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Apr 01 | The Rev. Al Lawrence

Houston Theological Library Features Alister McGrath

The Lanier Theological Library in Houston hosted a special lecture by Alister McGrath entitled, “C.S. Lewis, and the Post Modern Generation: His message 50 years later.” The large audience of guests came together in the main sanctuary of Champions Baptist Church in Houston.


McGrath has a distinguished career as a former member of the Oxford University faculty of theology and lecturer in Christian doctrine at Wycliffe Hall, Oxford.  He is a prolific author with backgrounds in both molecular biology and theology and is currently professor of theology at King’s College, London. He has recently published a book titled, C. S. Lewis, A Life. It will surely be the definitive biography.  McGrath gathered together all existing works and letters of Lewis.  In some instances he was able to provide new interpretations of the evidence examined in the past.  The circumstances surrounding Lewis’ conversion to faith in Christ in 1930, for example, have now been carefully researched and some new insights have emerged from the study.


Like Lewis, McGrath was once an atheist. He came to faith when he discovered that only Christianity was able to give solid answers to the deeper questions of meaning and purpose in life.  I can identify with that. During my college years a friend recommended Lewis’ classic Mere Christianity at a time when I was wrestling with some doubts about God.   Step by step Lewis helped me to see the “big picture” of life from a Christian worldview, and I found what I had been missing all along. Lewis was right when he wrote:  “I believe in Christianity as I believe that the sun is risen, not only because I see it, but because by it I see everything else.”


Lewis meant that without Christ we are dwelling in what he called the “shadowlands” where we cannot see things as they really are.  He used what might be called the argument from desire:  “If I find in myself a desire which no experience in this world can satisfy, the most probable explanation is that I was made for another world.”   Lewis explores this inner yearning as a longing for God.  No substitute would ever be able to satisfy.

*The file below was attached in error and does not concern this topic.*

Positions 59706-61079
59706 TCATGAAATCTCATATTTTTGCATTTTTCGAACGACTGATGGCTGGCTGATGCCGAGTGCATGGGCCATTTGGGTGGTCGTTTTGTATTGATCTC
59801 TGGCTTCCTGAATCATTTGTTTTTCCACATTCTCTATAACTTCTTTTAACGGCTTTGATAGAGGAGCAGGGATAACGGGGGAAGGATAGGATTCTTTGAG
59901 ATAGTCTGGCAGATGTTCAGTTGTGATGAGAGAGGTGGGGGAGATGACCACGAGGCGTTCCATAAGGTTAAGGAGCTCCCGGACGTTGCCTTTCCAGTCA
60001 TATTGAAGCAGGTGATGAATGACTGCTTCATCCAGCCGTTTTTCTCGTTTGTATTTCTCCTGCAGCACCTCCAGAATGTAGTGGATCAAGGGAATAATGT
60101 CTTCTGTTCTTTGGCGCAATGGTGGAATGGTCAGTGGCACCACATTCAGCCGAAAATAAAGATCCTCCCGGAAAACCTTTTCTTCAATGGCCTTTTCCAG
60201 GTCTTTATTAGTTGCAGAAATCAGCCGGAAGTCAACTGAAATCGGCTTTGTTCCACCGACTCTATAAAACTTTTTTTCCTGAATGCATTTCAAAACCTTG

McGrath pointed out how Lewis made use of both stories and the imagination to appeal to his readers. His main ambition was to translate the gospel message into simple terms that everyone can understand. This was his aim in the popular “Narnia” series of children’s stories, which he felt were very effective tools for sharing the gospel message.


In a question and answer session McGrath was asked, “What is the state of Christianity in England today?”  He replied, “It is in the intensive care unit!”  Nonetheless, he says he has genuine hope for the future. Another person asked, “How did you come to faith?”  He replied, “It was when atheism could not give me satisfying answers to the deeper issues of life.”   He added that old answers are still the best answers to the new questions of our day.


Upcoming lectures include Dr. D.A. Carson, Professor at Trinity Evangelical Divinity School, on “Christian Reflections on Suffering and Evil” on April 27, and “Is Socialism or Capitalism more Conducive to Christian virtue?” by Justice Antonin Scalia, Associate Justice of the U.S. Supreme Court on Sept. 6.  These lectures are free and open to the public. 


The Lanier Theological Library is a resource for all students and scholars of the Bible that includes a comprehensive collection of books, periodicals, historical documents and artifacts with topics ranging from Church History and Biblical Studies to Egyptology and Linguistics. For information about the library and upcoming events go to